Anyway, it was nice to see on the SGU blog a (fairly) concise definition for skepticism:

"A skeptic is one who prefers beliefs and conclusions that are reliable and valid to ones that are comforting or convenient, and therefore rigorously and openly applies the methods of science and reason to all empirical claims, especially their own. A skeptic provisionally proportions acceptance of any claim to valid logic and a fair and thorough assessment of available evidence, and studies the pitfalls of human reason and the mechanisms of deception so as to avoid being deceived by others or themselves. Skepticism values method over any particular conclusion."

Link to this anytime someone asks "what is a skeptic"?

DS

Vice-President Material?

I saw an interview with Bobby Jindal this morning on NBC. Now, I had heard various reports of this guy's inanity, but I was pretty shocked to hear him say on national television that he wants his children to be taught "alternative theories" to evolution (read: creationism).

And this is who the Republican's are claiming to be the frontrunner for the VP spot? I did a little research and found this fantastic opinion piece by (the amazing) Barbara Forrest. We should all keep an eye on what she says about Jindal, because she seems to be keeping an eye on him.

It's imperative that we get some sort of campaign going that very clearly and logically explains to the average American why teaching alternative theories to evolution does not equate to teaching the problems within evolution. The issue is that it sounds so very reasonable on first glance, that people are disarmed by it and say "why not teach the controversy"? In fact, teaching the controversy is not what these people want at all (despite the clever catch-phrase). Debates within evolutionary biology should be and are taught. What they want is to downgrade the definition of science so that it includes their personal beliefs. There was a nice interview on Science Friday this week with Ken Miller (listen here, it's ~30 min). He did a great job of explaining it and I'd love to hear if he had some ideas as to how to convey these points to people across the country. The best part of the interview was when a 10 year old kid called in and asked Dr. Miller if he thought evolution was being forced upon children. He responded by saying (I'm paraphrasing here) "no more than algebra is being forced upon them".

This is something that genuinely scares me because the public can grab onto the "teach the controversy" thing very fast, and having a legitimate VP candidate (and future pres candidate) makes it that much more likely that they will. Are the evolutionists prepared for the battle?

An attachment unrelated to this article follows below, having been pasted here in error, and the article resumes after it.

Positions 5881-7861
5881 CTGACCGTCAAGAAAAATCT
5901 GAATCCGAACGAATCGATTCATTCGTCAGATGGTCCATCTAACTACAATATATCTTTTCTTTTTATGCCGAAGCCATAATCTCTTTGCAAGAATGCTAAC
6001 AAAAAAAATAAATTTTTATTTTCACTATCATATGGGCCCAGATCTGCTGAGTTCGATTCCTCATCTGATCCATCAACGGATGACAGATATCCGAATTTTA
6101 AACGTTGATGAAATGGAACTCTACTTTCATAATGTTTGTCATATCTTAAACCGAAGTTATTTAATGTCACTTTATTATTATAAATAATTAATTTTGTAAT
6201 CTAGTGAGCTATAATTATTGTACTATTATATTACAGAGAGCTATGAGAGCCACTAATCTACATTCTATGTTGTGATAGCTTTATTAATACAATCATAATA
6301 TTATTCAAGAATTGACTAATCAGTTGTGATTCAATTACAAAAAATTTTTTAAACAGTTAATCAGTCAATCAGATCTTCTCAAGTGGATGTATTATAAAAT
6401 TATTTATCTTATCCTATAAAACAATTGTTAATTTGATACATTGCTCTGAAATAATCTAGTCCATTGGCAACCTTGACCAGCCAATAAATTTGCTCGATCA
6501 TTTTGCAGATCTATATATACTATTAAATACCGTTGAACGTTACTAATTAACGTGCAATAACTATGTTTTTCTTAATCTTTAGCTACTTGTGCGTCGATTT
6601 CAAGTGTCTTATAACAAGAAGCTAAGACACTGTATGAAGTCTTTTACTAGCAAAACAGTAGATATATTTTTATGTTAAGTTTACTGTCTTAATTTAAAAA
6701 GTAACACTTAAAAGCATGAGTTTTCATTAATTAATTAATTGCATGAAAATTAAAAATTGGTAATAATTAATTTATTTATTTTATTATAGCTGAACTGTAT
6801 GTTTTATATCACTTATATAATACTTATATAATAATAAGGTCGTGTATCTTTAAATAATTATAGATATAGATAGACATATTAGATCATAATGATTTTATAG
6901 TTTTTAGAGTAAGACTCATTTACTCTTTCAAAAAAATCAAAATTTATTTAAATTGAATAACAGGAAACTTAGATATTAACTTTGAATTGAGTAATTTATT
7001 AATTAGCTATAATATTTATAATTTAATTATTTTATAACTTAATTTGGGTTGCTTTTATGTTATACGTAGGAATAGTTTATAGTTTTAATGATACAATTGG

DS

Saturday, June 14, 2008

More Hollywood Credulity

I've heard two separate interviews given by M. Night Shyamalan in the past week. Both were on science oriented shows, and both left me wanting to pound my forehead against the nearest concrete wall. Last week Ira Flatow interviewed him on NPR's Science Friday, and this week Steve Mirsky did the same on the Scientific American weekly podcast (here and here).

MNS is, in my eyes, a talented screenwriter and director. All the same, I personally lost interest in his movies after Signs revealed his now obvious belief in a greater power that gives the universe some sense of order. That's easy to show in a universe that you've created on your own where aliens are attacking Earth and ghosts speak to small children.  I see no evidence for such order in the universe that I currently reside in.

In these interviews he made it quite clear that he believes there are certain things in our universe that we do not understand, and in fact, will never be able to fully understand. This is utter BS. There are indeed many, many things that we do not yet understand. And some of those things we may never get around to understanding. But there is nothing inherently not-understandable in the universe. Except, perhaps, that last sentence that I wrote. Otherwise though, we base our lives on the premise that there is a reason for everything - arguments from ignorance aside.

He also stated that he became interested in Einstein's increasing belief in God as he aged. Say what? He clearly did not do his research on this, because it has been so thoroughly debunked that had he simply googled 'Einstein' + 'Personal' + 'God' this is what he would have found at the top of the list. And the notion that he became more interested in god later in life can be summed up in this quote from 1954 (he died in 1955):